California Supreme Court Rejects Motion To Reduce Award to Former Tenet Executive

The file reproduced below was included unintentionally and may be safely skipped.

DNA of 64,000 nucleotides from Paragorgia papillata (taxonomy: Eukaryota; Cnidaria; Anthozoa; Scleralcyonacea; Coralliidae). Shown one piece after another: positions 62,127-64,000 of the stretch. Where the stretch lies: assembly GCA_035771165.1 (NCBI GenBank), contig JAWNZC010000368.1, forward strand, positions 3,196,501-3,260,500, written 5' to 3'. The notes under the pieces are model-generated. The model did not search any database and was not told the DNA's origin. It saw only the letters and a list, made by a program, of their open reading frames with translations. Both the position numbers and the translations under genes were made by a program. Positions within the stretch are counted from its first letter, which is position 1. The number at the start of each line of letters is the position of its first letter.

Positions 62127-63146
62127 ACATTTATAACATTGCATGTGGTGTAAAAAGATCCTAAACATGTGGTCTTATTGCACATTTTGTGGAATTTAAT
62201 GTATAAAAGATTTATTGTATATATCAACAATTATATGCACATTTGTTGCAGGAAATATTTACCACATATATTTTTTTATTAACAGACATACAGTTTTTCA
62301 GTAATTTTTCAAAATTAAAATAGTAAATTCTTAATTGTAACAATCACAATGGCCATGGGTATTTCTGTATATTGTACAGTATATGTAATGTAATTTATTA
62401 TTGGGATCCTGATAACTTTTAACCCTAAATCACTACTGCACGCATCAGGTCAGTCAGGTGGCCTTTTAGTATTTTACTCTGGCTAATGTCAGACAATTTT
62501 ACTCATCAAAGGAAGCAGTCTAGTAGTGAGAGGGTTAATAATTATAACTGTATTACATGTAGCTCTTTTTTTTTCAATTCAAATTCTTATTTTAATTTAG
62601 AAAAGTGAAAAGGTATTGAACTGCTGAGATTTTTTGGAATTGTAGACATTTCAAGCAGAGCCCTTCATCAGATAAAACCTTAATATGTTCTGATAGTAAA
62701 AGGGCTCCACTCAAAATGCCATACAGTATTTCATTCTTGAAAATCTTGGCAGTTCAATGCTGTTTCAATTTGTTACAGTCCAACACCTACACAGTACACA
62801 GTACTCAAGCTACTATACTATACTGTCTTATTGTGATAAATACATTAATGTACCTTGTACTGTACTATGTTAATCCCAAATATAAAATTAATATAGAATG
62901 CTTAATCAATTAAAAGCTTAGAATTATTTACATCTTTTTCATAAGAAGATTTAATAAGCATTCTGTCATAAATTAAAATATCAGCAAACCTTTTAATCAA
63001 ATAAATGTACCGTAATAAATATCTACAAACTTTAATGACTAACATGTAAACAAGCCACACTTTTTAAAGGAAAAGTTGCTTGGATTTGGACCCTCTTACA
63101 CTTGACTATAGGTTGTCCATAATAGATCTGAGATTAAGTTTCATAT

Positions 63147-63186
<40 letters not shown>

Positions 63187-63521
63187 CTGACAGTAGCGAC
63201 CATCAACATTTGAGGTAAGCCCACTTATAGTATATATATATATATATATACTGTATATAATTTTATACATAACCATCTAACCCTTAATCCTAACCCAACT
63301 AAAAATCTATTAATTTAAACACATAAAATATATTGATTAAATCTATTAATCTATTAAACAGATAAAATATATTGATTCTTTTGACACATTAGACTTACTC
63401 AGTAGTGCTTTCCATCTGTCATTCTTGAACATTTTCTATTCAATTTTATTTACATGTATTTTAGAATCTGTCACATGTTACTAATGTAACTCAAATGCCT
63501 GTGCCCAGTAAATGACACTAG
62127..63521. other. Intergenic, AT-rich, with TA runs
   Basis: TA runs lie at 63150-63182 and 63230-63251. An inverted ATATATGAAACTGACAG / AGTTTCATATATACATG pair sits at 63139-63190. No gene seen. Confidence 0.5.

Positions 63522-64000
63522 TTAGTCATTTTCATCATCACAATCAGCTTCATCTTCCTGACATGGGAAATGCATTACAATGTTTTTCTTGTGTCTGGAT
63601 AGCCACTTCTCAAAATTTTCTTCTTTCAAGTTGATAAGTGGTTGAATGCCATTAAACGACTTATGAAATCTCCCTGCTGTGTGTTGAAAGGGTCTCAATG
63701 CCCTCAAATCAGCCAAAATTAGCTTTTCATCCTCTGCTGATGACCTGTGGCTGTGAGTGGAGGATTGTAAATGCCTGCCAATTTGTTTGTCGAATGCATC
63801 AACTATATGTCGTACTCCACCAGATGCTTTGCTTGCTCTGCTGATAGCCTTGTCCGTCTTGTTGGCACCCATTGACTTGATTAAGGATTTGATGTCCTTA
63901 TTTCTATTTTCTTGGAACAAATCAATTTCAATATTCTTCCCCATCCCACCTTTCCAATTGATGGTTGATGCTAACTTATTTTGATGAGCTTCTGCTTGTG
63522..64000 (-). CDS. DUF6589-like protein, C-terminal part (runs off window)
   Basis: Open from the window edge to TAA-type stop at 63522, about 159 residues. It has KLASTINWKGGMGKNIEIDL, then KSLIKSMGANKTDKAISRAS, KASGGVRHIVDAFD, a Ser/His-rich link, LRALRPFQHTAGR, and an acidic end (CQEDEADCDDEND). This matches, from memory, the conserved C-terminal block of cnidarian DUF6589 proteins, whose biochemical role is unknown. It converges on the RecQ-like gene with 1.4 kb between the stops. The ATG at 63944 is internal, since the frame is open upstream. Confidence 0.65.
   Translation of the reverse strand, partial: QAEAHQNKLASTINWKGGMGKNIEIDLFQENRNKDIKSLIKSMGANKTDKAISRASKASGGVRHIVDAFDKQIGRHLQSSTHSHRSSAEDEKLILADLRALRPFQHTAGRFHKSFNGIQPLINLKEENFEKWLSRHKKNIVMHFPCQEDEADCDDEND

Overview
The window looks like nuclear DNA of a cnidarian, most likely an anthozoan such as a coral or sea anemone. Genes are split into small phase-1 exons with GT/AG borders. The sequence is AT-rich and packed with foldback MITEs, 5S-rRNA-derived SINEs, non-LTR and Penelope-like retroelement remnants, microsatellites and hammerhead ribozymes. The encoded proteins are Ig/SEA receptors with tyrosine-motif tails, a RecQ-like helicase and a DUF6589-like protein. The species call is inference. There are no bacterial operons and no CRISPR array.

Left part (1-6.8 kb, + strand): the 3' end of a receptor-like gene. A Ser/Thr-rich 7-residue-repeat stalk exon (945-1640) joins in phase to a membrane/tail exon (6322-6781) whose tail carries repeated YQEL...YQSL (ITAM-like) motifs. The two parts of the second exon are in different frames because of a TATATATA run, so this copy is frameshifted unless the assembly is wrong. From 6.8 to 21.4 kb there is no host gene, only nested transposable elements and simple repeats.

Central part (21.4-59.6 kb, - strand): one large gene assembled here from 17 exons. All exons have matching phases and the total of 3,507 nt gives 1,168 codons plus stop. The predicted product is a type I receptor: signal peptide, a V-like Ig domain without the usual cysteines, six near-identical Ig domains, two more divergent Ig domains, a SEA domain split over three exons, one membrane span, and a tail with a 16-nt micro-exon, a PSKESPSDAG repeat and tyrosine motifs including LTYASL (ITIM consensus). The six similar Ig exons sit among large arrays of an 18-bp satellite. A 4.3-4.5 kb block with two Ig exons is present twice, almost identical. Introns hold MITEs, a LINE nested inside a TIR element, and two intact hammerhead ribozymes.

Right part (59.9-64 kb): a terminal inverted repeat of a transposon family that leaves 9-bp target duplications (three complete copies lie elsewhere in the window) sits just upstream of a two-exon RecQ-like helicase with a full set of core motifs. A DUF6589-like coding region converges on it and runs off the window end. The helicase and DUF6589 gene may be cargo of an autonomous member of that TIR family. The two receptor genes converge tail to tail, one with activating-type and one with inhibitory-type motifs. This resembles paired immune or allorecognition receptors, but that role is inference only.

The California Supreme Court has rejected a petition by Santa Barbara-based Tenet Healthcare to review an appellate court decision to award about $148 million to a former executive fired in 1993, Tenet officials said, Reuters/Los Angeles Times reports (Reuters/Los Angeles Times, 2/20). In the case, John Bedrosian, a co-founder of Tenet predecessor National Medical Enterprises, filed a lawsuit alleging that the company failed to provide him with stock benefits when he was terminated without cause in 1993. The 2nd District Court of Appeals in Los Angeles originally ruled that Tenet must pay Bedrosian $253 million but later reduced the judgment to $148 million after modifying the date from which prejudgement interest was calculated from April 1995 to Oct. 3, 2002. The original ruling calculated interest from the April date of the original trial court judgment, but the newer ruling assumed that Bedrosian would have sold the shares on Oct. 3 (California Healthline, 12/1/03). The California Supreme Court also rejected a petition by Bedrosian to reverse the appeals court decision to cut the original award and to reimburse his legal fees. According to the Santa Barbara News-Press, Tenet will pay the judgment to Bedrosian "within the next few weeks." The company already has set aside money for the ruling (Nelson, Santa Barbara News-Press, 2/20).This is part of the California Healthline Daily Edition, a summary of health policy coverage from major news organizations. Sign up for an email subscription.